The difficulties with causation also apply in the case of ‘hard-and-fast’ obligations, as classified in the first post. If we focus on Article 6 IHR´s obligation to notify, ascertaining a breach should be a relatively straightforward process: Either states report on time (24 hours), or they don’t. And if there are detrimental consequences in other states as a result of the delay, then redress could be sought. At this point, lawyering enters the stage: Demonstrating such a breach in a judicial forum also requires evidence. The 24-hour timeframe begins once ‘public health information’ has been assessed, e.g. once there is laboratory confirmation of the presence of a new virus. Thus, a subjective element is involved, in so far as it needs to be shown that authorities knew of the existence of an event for which they needed to notify the WHO. But if national authorities were themselves unaware of the presence of a threat, how could they be seen as obliged to notify? And, besides the possibility of whistleblowers stepping up or resorting to alternative, non-state reports (see Article 9 IHR), how can it be proven that national authorities were ‘aware’ of the presence of a potentially pandemic disease long before it was reported? Would journalistic accounts suffice?
In contrast to states, individuals simply do not have standing solely under the IHR. References to the human rights of persons and travelers are made, for example, in Articles 2 and 32 IHR. But the legal instrument does not envisage any recourse for individuals in case of wrongdoing by states. If travelers’ rights under the IHR are violated, it is actually up to their home states to bring a claim forward. In the past, and perhaps as a result of cost-benefit analyses, potential disputes between states arising out of treatment of travelers have been settled diplomatically.
Here, still two caveats can be put forward: the IHR can, in theory, be invoked by individuals in either (regional) human rights or domestic courts whenever they believe a breach has affected them. In the case of regional human rights courts, they could somehow make a cross-reference to the IHR´s obligations. And, depending on the legal system at hand, invoking the IHR at the domestic level is possible, though not taken for granted. Given how this encroaches upon the thematic contents of other posts in this symposium, I do not expand upon this possibility for the time being.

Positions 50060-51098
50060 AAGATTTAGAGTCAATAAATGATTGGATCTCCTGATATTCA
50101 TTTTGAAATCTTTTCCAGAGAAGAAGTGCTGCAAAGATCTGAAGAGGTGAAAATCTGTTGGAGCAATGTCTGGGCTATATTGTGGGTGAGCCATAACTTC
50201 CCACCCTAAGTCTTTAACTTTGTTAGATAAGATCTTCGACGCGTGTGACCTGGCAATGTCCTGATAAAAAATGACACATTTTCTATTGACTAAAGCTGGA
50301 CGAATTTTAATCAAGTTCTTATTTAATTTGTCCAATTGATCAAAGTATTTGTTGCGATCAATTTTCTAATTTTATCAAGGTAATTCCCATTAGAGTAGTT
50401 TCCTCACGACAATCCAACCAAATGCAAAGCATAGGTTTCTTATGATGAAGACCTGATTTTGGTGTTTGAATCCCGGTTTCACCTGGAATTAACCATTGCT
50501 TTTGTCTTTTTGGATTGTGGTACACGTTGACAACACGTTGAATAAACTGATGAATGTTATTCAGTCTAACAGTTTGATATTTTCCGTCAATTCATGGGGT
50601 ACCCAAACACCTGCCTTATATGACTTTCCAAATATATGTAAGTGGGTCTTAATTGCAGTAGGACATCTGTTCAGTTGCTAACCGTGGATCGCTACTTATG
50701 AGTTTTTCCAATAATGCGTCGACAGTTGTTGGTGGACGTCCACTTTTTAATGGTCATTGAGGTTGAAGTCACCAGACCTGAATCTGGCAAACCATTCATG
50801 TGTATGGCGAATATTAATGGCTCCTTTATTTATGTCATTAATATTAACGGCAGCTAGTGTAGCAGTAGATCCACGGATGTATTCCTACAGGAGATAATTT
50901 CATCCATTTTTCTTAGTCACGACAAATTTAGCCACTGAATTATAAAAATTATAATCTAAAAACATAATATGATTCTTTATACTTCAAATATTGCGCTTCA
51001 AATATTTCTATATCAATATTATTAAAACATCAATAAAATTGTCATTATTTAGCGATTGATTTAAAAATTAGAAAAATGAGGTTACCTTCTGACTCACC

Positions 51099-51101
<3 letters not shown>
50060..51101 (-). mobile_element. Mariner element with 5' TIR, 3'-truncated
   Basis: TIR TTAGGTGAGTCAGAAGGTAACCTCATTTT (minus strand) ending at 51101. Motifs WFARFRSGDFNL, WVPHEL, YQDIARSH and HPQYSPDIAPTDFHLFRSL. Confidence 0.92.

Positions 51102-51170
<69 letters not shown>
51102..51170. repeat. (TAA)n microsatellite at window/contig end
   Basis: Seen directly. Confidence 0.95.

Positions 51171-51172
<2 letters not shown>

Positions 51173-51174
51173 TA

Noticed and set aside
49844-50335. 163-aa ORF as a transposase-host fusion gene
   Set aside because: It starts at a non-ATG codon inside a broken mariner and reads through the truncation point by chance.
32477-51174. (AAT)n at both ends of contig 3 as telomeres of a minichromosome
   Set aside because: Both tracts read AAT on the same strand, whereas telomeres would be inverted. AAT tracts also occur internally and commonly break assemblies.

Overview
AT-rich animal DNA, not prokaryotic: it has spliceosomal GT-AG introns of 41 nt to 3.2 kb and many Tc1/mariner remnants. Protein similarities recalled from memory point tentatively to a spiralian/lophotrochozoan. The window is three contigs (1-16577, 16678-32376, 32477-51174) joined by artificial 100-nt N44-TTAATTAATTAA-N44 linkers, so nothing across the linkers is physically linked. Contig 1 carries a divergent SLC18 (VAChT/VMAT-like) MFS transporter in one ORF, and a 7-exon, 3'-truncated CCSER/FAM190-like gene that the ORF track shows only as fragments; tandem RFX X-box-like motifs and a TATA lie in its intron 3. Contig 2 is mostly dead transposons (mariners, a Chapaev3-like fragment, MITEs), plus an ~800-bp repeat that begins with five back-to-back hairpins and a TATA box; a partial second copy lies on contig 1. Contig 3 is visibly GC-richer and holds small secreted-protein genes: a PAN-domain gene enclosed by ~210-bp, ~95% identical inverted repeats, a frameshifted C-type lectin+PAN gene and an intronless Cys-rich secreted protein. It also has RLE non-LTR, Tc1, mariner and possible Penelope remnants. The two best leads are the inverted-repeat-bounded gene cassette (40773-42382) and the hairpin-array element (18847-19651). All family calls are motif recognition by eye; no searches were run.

Deploying Legal Analysis in an Age of Pandemics
The analysis herein has probably not been a heartening one for international lawyers. After all, one of the purposes of having rules-based pandemic preparedness and response is to provide more certainty to norms’ addressees, both those who are obliged and those who are entitled to rights. Instead, so many caveats have been elaborated throughout these two posts, they would seem to lead to an increase in uncertainty. Conversely, I believe there is much value in trying to accurately depict the existing legal regime of pandemic response – including, of course, its existing pitfalls. Precisely due to law’s goal of providing certainty and stabilizing normative expectations, taking the many hidden corners into account is a must. Convoluted and cryptic as this exercise may be, it is our best chance at making the argument for a rules-based system. Because, in the middle of the unfolding COVID-19 drama, it is only natural to wonder where exactly legal norms are when you most need them.